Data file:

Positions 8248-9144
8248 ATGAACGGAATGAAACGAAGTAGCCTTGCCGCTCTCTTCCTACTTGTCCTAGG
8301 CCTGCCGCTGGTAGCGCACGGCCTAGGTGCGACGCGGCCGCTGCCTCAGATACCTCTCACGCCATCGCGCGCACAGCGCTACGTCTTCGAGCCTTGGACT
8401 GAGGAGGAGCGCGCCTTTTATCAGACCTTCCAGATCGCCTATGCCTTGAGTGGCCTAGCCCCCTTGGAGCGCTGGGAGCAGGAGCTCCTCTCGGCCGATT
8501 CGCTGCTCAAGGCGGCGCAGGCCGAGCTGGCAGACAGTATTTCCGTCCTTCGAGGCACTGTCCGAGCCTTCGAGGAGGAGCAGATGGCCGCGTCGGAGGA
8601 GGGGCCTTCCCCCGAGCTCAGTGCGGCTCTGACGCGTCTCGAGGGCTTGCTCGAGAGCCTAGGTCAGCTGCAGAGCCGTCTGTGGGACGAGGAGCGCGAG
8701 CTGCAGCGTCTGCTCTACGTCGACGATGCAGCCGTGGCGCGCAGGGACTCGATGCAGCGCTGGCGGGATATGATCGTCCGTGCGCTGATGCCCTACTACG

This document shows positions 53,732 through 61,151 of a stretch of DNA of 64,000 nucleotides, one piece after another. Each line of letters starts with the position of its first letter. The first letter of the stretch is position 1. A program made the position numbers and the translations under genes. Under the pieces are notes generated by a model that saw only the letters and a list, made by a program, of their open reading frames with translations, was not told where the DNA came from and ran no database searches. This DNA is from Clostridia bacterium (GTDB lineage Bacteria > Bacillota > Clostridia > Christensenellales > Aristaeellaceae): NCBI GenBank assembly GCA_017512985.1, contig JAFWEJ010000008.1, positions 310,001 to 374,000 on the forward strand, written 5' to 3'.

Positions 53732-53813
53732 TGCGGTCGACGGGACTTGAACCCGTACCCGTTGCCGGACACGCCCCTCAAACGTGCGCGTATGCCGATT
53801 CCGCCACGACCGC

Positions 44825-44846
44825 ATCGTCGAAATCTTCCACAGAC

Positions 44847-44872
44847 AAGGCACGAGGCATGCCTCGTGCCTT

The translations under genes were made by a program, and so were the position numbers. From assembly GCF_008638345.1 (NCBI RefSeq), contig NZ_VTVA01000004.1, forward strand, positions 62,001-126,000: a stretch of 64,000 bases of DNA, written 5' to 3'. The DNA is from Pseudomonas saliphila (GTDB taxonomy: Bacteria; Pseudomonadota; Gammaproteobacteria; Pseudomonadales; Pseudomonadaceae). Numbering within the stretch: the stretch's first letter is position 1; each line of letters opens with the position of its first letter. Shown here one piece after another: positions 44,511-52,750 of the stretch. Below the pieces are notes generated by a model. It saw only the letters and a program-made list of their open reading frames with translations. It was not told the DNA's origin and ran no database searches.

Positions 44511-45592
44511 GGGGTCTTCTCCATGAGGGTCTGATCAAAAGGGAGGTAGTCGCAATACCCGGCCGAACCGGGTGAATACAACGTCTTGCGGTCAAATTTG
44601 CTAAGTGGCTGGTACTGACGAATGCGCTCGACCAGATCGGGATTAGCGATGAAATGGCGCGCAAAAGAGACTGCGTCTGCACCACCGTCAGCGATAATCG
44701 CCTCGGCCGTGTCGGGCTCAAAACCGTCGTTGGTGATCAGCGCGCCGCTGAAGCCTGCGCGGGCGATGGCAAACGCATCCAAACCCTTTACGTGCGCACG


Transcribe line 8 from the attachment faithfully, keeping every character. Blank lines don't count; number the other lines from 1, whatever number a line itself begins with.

This document shows positions 53,732 through 61,151 of a stretch of DNA of 64,000 nucleotides, one piece after another. Each line of letters starts with the position of its first letter. The first letter of the stretch is position 1. A program made the position numbers and the translations under genes. Under the pieces are notes generated by a model that saw only the letters and a list, made by a program, of their open reading frames with translations, was not told where the DNA came from and ran no database searches. This DNA is from Clostridia bacterium (GTDB lineage Bacteria > Bacillota > Clostridia > Christensenellales > Aristaeellaceae): NCBI GenBank assembly GCA_017512985.1, contig JAFWEJ010000008.1, positions 310,001 to 374,000 on the forward strand, written 5' to 3'.